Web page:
FOSS4G 2010 Notes: SpatiaLite, the Shapefile of the Future?

While we discussed SpatiaLite in the past (but the archives haven’t been imported to this new site yet), here’s the notes I took during Pirmin Kalberer’s talk at FOSS4G 2010 named “SpatiaLite, the Shapefile of the Future?”. In the notes below, Frank Warmerdam is the main developer of the famous GDAL/OGR library. In the discussion, people wondered about the status of the promised ESRI File GeoDatabase API.

  • SpatiaLite doesn’t replace PostGIS as a real database
  • SpatiaLite is spatial extension to SQLite
  • Single file storage
  • Spatial data types and functions
  • Launched in March 2008
  • File based, so no server process
  • Well proven and widely used
  • Now with SQLite 3.7 reading and writing can proceed concurrently, which was not the case not so long ago – this is not activated by default, for backward compatibility issues
  • It supports OGC simple feature types, SQL-SF
  • Indexes for spatial data
  • Supports networks and routing
  • Raster data also supported
  • Based on the GEOS lib
  • Spatial queries and operations
  • Supports OGC metadata
  • Built-in shapefile import and export capabilities
  • Coordinate reprojection via the proj.4 lib
  • There’s a spatiality GUI and GIS GUI, two GUIs for SpatiaLite, which are real nice too
  • Supported by GDAL, QQGIS, GeoTools, FDO, etc
  • Many advantages over shapefiles
  • Long interesting demo done
  • SpatiaLite databases can be edited directly in QGIS for instance
  • Performance can be less than shapefiles if we’re talking raw access, such as dynamically serving to MapServer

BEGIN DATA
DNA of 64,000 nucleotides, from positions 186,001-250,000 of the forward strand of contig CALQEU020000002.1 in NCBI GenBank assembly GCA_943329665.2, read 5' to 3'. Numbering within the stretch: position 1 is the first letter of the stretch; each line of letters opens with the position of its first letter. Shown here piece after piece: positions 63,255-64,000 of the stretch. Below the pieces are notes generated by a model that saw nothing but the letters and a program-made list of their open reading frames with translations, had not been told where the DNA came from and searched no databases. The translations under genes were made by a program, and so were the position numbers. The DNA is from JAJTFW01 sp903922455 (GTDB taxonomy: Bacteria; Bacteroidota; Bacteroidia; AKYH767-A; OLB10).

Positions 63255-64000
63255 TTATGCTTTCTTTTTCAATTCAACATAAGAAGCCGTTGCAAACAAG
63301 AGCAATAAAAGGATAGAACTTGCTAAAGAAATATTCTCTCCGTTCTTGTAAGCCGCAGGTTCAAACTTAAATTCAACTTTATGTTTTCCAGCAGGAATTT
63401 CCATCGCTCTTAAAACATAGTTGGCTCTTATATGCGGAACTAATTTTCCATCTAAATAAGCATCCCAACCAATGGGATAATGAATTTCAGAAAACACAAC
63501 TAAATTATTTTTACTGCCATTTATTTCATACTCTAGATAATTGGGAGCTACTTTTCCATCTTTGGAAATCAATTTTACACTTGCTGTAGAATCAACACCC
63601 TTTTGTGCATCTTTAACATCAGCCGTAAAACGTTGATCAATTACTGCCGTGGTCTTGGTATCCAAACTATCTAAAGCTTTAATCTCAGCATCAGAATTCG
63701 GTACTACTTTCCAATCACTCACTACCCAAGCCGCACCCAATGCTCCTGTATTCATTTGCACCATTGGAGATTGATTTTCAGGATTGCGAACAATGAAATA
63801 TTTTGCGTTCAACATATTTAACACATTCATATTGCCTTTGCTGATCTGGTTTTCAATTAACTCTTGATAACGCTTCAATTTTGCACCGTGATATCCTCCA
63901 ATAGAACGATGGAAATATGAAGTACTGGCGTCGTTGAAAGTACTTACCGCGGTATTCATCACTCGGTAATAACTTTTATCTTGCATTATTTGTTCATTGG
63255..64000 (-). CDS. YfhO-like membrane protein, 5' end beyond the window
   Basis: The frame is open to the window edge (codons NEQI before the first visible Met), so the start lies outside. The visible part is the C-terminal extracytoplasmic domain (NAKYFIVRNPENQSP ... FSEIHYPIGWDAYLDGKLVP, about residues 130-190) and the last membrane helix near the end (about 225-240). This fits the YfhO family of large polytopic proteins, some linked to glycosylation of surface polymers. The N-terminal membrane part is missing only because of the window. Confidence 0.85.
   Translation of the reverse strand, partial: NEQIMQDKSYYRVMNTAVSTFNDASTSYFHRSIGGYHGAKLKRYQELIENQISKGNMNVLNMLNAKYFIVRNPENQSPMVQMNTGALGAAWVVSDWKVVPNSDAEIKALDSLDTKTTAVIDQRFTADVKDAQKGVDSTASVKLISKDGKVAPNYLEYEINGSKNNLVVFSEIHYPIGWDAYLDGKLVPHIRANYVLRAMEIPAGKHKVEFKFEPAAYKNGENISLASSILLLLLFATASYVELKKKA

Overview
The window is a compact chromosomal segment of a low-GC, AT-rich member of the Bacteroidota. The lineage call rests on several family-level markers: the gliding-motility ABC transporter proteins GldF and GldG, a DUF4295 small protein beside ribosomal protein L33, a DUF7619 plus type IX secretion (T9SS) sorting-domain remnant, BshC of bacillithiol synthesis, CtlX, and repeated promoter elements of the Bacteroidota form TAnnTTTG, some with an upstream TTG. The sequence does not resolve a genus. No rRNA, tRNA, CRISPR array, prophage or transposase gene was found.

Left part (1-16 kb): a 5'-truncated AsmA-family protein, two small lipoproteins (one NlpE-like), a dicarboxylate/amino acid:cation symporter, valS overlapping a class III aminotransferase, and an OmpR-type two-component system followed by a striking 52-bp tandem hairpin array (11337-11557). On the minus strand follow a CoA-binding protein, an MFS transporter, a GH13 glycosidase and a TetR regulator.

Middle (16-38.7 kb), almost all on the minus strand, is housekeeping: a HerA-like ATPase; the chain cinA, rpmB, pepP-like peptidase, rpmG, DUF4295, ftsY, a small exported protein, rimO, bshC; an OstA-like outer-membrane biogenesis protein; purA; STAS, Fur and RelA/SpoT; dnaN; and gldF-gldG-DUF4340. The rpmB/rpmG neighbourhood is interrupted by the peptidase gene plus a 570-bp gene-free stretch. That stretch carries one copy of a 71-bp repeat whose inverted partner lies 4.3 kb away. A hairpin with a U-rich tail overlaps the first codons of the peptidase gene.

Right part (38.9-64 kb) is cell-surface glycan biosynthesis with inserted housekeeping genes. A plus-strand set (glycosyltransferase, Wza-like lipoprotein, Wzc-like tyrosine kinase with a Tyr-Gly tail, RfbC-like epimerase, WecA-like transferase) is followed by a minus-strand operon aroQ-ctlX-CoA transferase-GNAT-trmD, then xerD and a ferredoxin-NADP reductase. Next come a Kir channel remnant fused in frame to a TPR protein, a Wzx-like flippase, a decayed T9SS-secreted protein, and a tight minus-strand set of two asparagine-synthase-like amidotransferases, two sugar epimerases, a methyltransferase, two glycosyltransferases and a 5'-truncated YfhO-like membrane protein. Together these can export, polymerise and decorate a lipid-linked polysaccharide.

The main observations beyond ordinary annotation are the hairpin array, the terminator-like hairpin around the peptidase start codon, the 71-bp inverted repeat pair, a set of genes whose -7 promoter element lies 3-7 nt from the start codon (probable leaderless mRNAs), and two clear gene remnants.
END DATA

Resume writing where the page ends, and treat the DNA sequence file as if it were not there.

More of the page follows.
• SQLite exists for Android, but not SpatiaLite yet
  • There is no available benchmarking of the ESRI File GeoDatabase vs SpatiaLite done so far, that would be interesting!
  • There is no API for the ESRI File GeoDatabase at the moment, it has been promised “soon” for the last three years
  • Frank Warmerdam comment: questioning the stability of the SpatiaLite, Spatialite is not there yet: Alessandro, the SpatiaLite maintainer, has not opened the development of SpatiaLite as much as it could be in regards to community consensus and backward compatibility

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6 comments

  1. Right here: “In this case SpatiaLite is dying a slow death because no one is actually implementing it. […] Now yes, I think we all need a better format than the venerable shapefile (and it’s three amigos) which as a transmission format fails miserably. But there doesn’t seem to be any indication that this is a problem people actually want solved.”

  2. SpatiaLite is a great tool, providing all I need, just there. Embed a number of shapefiles inside it, and plug & play. When you need to give all the sapefiles to a friend, you just give him ONE single file. SpatiaLite.

  3. In this entry, Paul shares: “The title implied a discussion of the use of SpatialLite files as a format standard, but the talk was about the functionality of the SpatialLite tool set (which is, let’s be clear, impressive). The topic is not an idle one, since the geospatial community needs a modern common format, and FGDB is unavailable to anyone outside the ESRI ecosystem. SpatialLite is an obvious alternative candidate, but only if the changes to the format are made judiciously and in cooperation with all consumers of it. Thus far the format has changed more-or-less at the whim of the SpatialLite developer, so the rest of the community is loath to spend development effort on supporting it. There is a big opportunity here for SpatialLite to become the central format for the whole open source community, but it will require that the SpatialLite team give up a little control to the rest of us.”

  4. I find that SpatiaLite is a great tool too. Thanks for providing the information that I was searching for in this forum post. I’ve been using SQLite, but will try this out too.